Bear has always done an outstanding job bringing a lot of really great options to the market, from a variety of price points for shooters to choose from. From flagship models, all the way to entry level bows, Bear has alway created a bow for the entire spectrum of potential shooters. The Divergent EKO is an amazing compact hunting ball, which will be an amazing shooter for those interested in a 30 inch axle to axle bow. Not only is this bow extremely compact, it also shoots impressive speeds of 338 ft./s with a 6 1/2 inch brace height. This highly maneuverable, exceptionally high performing hunting bow is a great shooter without considering the price. When shooters find out this rig has an MSRP of only $700, the bow becomes a lot harder to find any faults with. If a shooter were to look really hard, the short axle to axle may not be for everyone, and the limited finish options may also be a turn off for some. However, for a budget bow, it is almost impossible to pick anything to not like about the rig, as long as shooters are interested in a compact hunting bow. To have the backing of the godfather of bow hunting, Fred Bear, the Divergent EKO bow really rounds out a great lineup from Bear in the 2020 model year.
There is not much to be disappointed with in the Divergent EKO offering, but if there was something nitpickers could pick out it may be the finish options offered on the Divergent EKO. Although each of the options looks great, the limited number of choices is a bit of a turn off for some shooters, especially those interested in some of the more fashionable patterns available in 2020. For shooters wanting a solid color, the Iron is the only choice. This dark grey color looks tough and is the only option for those not wanting a camo pattern. For camo offerings, shooters can opt for One Nation Midnight, Realtree Edge, TrueTimber Strata, Veil Stoke, Veil Alpine, and a pretty sweet looking throwback pattern known as the Fred Bear Camo. For shooters wanting an Optifade, Under Armour, or Kuiu pattern, they will need to look away from any of the Bear bows. However, those not super attached to one of the more popular patterns in 2020, should be able to choose something they like. To be fair, none of the Bear bows have these patterns, so it is not a cost savings measure for Bear to not have them available on this budget friendly model. It is simply not an option for any bow in the Bear lineup at all.
The Divergent EKO riser looks like the rest of the Bear lineup, as there is a distinct look related to the cutouts and design of the Bear bows. It is a machined aluminum riser, with a lot of the same features from the rest of the Bear lineup. The Divergent EKO only gets a lower mounted string stop system instead of the top and bottom system like the flagship models, which is the only major difference in looks between this model and the highest end bows Bear has available. Although the 30-inch axle to axle measurement is a touch on the shorter side, the riser is a fairly long riser, which helps keep a solid platform to the bow overall. Sometimes, shorter axle to axle bows can start to feel easily torqueable when the risers condense too much. However, that is not true with the Divergent EKO.There is a Swing Style Cable Containment System, which pivots towards the centerline of the bow and back to the shooter as the bow is drawn. This design is not a new one in the archery world, but is less favorable for many manufacturers when compared to more popular roller guard systems. There is nothing wrong with the design and function of this style of cable guard, and it does a fairly decent job of eliminating torque as the bow reaches full draw. It is just not the latest and greatest technology on the market for compound bows, or even in the Bear lineup.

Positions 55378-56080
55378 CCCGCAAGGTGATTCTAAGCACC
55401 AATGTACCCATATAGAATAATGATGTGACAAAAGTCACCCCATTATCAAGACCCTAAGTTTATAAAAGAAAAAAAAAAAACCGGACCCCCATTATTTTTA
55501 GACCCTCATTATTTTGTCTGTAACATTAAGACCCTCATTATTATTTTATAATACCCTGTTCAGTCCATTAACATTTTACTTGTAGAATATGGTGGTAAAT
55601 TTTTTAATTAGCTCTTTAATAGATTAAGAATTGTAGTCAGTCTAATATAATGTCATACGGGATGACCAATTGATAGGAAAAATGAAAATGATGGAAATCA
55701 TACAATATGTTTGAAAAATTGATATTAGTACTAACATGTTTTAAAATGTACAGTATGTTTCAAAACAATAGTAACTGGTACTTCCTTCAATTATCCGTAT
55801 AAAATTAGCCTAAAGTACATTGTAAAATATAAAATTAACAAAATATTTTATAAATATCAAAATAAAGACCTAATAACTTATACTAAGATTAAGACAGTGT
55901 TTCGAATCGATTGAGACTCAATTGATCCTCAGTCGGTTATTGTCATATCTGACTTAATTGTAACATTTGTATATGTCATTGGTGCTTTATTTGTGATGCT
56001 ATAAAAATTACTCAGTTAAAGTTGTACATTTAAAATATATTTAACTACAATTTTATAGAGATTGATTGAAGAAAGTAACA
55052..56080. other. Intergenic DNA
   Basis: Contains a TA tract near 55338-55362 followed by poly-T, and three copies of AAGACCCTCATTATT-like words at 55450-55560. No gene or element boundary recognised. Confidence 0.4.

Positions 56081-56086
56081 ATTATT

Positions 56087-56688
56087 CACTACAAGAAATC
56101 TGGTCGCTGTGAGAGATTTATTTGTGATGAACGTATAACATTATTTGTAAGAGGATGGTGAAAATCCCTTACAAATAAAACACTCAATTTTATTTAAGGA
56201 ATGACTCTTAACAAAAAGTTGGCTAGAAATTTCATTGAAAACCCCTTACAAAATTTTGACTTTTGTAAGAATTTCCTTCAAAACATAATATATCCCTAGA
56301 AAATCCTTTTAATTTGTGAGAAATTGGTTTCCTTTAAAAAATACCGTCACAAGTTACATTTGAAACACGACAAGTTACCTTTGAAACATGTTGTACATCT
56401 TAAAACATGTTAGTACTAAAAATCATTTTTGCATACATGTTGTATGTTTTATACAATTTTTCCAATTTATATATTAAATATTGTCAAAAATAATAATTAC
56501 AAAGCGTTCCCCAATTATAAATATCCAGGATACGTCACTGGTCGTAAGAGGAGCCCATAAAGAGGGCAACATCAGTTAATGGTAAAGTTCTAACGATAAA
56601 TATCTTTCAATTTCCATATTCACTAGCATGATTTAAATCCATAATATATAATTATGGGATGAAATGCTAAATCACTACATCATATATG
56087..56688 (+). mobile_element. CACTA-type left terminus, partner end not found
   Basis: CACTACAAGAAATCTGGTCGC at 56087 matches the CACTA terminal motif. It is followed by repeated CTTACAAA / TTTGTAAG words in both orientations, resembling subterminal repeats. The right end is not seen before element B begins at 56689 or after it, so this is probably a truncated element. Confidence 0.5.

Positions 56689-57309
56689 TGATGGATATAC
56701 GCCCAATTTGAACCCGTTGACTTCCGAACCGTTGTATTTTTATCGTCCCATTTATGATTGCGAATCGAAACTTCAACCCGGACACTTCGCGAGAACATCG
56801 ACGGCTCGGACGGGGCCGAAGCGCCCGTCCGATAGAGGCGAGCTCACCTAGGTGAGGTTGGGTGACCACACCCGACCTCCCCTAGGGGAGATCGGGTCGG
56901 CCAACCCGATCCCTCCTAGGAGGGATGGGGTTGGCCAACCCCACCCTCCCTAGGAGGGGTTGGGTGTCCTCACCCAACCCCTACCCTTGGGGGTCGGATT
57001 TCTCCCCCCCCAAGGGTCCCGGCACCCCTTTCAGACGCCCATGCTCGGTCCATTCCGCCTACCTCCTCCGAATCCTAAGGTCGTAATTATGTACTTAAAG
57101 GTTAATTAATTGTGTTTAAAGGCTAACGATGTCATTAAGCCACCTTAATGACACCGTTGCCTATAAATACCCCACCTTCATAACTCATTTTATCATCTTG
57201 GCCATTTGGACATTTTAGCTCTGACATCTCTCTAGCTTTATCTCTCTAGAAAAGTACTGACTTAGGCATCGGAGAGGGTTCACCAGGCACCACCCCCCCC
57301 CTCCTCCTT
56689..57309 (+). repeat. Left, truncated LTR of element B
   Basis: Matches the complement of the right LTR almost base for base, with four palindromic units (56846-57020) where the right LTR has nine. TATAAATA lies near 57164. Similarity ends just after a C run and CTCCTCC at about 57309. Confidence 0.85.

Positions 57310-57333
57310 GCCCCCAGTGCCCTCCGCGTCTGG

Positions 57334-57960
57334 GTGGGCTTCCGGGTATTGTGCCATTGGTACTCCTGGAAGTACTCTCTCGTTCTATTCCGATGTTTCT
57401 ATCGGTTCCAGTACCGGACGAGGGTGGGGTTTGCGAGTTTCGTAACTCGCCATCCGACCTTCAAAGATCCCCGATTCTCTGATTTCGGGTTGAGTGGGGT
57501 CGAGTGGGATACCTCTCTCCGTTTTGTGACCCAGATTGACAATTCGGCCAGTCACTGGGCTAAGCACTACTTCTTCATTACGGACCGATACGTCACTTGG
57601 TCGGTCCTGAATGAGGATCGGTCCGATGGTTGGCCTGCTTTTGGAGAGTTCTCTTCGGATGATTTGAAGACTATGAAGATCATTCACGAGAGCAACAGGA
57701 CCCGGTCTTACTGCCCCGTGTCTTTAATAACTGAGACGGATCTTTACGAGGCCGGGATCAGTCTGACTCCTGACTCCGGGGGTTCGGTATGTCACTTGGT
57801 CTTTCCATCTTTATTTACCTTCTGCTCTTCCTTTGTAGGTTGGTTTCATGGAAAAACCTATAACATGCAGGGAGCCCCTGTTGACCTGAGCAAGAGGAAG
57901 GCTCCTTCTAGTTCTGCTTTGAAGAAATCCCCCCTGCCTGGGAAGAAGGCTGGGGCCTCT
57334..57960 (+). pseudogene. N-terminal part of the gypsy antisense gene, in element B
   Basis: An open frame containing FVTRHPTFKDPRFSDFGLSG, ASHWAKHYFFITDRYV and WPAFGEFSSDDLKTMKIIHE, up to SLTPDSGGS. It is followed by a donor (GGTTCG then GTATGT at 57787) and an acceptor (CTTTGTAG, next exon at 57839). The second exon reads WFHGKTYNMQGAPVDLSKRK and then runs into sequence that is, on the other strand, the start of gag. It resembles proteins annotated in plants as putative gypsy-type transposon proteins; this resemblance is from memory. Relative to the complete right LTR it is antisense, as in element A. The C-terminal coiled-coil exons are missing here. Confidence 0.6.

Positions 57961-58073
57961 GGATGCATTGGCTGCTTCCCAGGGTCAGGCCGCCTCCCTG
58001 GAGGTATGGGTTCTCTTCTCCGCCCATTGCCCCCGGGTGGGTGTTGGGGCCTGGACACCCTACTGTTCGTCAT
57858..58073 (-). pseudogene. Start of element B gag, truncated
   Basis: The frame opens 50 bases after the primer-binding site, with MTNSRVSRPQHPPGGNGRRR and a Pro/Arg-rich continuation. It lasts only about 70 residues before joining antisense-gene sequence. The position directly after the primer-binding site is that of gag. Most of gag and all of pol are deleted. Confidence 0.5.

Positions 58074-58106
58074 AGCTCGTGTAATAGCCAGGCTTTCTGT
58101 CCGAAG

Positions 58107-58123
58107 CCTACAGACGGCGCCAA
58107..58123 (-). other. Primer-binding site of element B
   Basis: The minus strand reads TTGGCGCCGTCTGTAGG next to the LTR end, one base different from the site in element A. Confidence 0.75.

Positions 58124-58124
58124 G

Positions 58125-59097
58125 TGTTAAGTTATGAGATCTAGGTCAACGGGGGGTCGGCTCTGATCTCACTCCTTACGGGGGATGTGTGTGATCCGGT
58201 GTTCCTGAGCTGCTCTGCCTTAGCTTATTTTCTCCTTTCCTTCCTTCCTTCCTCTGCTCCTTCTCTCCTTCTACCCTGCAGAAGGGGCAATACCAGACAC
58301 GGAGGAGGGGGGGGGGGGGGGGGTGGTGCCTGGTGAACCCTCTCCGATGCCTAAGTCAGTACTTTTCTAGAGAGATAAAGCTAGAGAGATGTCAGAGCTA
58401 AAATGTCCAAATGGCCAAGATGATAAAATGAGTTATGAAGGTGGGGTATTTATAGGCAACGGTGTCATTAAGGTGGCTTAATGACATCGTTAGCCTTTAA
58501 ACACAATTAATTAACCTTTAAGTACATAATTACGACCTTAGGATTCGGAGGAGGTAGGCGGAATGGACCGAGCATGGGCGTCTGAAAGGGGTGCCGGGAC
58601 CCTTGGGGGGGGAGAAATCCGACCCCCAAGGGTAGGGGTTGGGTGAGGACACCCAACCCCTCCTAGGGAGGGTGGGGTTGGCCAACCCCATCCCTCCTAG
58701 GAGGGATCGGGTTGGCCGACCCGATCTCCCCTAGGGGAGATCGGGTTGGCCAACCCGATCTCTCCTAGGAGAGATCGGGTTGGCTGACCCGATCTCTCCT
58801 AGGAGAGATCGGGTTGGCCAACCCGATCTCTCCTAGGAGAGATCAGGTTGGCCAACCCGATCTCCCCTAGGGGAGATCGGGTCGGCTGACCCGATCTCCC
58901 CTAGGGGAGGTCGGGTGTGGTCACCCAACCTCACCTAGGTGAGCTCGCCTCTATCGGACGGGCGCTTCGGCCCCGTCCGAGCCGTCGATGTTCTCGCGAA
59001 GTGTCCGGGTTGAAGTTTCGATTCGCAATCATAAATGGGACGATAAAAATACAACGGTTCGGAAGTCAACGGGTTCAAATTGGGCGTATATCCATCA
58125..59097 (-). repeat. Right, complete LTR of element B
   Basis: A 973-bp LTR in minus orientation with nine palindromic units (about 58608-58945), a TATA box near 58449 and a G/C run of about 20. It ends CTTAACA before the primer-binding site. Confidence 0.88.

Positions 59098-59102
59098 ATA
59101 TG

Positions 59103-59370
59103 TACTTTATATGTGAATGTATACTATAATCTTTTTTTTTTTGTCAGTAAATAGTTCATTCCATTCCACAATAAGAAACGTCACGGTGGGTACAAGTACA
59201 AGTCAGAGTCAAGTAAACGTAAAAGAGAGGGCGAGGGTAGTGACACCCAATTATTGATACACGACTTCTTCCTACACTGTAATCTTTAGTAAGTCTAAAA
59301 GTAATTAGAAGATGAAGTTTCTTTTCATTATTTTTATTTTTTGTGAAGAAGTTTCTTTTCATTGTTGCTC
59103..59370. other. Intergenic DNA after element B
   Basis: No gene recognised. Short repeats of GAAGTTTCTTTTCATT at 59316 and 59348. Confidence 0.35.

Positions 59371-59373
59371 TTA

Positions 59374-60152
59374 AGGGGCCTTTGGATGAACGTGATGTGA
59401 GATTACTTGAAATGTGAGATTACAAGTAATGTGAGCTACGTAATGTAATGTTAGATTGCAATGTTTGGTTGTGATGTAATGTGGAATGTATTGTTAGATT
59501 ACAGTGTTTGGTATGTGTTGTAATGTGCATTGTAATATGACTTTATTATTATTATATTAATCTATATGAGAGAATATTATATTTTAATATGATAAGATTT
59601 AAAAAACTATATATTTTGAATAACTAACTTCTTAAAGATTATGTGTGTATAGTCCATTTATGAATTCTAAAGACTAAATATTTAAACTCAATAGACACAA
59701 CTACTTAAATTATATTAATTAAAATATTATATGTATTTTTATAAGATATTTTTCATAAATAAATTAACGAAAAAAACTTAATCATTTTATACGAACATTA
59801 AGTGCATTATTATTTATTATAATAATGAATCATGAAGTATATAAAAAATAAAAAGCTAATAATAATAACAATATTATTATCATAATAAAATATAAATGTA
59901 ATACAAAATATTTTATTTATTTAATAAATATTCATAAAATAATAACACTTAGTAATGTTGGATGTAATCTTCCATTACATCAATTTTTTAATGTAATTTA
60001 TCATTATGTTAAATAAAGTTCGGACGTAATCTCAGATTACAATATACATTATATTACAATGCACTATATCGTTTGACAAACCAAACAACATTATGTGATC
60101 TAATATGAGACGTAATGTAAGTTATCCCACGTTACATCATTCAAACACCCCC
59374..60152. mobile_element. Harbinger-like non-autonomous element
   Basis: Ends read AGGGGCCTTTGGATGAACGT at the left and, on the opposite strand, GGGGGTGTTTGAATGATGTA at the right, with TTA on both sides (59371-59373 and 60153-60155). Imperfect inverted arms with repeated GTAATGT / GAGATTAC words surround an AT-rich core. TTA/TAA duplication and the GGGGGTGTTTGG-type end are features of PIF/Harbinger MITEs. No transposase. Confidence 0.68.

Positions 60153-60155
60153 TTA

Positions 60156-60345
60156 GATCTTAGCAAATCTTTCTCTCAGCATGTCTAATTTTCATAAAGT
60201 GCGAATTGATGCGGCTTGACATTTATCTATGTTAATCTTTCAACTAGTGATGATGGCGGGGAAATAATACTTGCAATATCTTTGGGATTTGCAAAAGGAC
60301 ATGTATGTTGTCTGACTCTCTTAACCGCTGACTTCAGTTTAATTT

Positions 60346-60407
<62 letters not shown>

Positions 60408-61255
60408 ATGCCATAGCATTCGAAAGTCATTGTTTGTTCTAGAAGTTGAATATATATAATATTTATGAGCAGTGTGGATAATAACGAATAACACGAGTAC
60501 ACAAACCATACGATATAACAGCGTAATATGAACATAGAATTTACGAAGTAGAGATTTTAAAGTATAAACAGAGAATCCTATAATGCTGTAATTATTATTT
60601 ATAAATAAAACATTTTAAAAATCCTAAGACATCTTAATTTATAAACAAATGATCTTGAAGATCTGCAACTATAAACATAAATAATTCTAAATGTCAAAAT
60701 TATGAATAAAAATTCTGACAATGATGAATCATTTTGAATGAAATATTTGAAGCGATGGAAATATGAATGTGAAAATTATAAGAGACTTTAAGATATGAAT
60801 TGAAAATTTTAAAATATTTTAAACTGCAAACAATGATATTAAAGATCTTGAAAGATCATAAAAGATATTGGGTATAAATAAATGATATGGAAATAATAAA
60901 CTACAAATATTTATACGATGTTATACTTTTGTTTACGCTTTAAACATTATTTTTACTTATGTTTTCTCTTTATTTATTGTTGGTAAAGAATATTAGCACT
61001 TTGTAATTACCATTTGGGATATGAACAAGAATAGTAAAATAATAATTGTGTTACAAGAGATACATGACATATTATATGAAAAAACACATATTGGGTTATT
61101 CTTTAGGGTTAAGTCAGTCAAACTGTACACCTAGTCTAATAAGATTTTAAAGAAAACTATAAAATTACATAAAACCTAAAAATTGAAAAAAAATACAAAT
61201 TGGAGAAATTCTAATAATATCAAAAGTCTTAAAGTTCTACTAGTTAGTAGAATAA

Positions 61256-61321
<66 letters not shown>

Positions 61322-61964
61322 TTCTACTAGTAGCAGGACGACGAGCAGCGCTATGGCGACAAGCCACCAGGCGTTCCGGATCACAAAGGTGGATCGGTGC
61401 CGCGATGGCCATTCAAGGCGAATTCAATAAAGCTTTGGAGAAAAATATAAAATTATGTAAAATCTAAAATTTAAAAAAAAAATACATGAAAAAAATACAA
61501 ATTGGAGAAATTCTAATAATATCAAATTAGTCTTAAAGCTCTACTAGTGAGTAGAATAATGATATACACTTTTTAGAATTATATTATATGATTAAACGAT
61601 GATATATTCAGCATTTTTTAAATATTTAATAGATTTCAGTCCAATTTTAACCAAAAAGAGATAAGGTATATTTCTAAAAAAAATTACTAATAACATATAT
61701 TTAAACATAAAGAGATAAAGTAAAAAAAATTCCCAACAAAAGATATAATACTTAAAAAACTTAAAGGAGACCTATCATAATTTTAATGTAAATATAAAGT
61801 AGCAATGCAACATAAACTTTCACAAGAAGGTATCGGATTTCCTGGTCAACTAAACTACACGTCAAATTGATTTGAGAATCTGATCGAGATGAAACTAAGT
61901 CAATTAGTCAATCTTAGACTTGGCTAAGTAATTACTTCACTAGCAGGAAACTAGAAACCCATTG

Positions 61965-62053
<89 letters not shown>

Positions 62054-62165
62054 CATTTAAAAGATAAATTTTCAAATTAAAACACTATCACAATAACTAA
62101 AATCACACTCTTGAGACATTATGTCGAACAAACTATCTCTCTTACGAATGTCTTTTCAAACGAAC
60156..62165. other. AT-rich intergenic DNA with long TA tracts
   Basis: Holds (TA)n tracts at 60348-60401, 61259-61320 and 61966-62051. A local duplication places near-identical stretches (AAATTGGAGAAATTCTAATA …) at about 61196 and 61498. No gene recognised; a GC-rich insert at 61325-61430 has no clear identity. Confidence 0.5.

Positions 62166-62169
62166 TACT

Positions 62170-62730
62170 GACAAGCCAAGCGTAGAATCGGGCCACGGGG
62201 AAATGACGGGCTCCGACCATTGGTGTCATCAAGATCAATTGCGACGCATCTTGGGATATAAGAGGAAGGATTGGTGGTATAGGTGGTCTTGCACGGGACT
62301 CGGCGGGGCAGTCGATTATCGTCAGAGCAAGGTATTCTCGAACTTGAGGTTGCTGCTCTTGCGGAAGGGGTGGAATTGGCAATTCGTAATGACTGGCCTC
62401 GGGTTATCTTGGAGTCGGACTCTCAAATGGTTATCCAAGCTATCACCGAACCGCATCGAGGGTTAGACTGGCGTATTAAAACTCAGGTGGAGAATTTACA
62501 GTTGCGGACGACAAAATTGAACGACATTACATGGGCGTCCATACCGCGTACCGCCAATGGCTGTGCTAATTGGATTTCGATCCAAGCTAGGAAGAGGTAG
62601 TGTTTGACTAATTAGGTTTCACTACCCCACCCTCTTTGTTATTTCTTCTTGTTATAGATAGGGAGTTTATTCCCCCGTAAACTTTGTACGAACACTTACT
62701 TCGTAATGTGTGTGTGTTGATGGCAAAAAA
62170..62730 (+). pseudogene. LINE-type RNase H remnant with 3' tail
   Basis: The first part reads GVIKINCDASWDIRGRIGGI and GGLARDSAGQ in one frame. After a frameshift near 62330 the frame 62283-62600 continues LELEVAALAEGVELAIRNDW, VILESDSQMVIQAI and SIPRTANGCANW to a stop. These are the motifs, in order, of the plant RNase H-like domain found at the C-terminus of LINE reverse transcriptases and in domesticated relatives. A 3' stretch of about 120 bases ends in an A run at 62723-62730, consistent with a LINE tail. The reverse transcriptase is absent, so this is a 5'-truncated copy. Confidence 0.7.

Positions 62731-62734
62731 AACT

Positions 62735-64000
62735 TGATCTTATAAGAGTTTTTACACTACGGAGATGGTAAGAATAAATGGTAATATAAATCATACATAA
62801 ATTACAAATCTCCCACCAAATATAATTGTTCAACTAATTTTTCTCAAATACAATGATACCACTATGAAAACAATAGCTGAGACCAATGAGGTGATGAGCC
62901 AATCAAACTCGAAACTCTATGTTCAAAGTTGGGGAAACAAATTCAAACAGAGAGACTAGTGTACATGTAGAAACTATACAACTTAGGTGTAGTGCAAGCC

The grip is a one-piece plastic grip, which could be removed for shooters wanting to shoot directly off the riser with a little grip tape added. The grip is a fairly slim feeling grip, and has a smooth feeling where the plastic meets the metal riser. The plastic grip will be a bit warmer than the machined aluminum riser, which hunters will appreciate on cold morning sits in the timber. There is not much to like or dislike about the grip. It is functional, feels fine, and allows shooters to hold the bow with proper technique. The plastic grip does not have the most premium look, but that is not unique to Bear grips, and can be seen across virtually every manufacturer in 2020.
The Bear limbs are well made fiberglass limbs, which are batch made and built to last. The shape of the limbs is a bit unique with them getting a bit narrower, and also thicker as they make it down into the metal limb pockets where they are securely fastened to the riser. The limbs are adjustable in 15-pound increments, with two configurations of a 45-60-pounds model and a 55-70-pounds model. The split limbs do come with a factory installed dampener, and will hold a more standard split limb dampener for shooters wanting any aftermarket limb dampener, which mounts between the two limbs.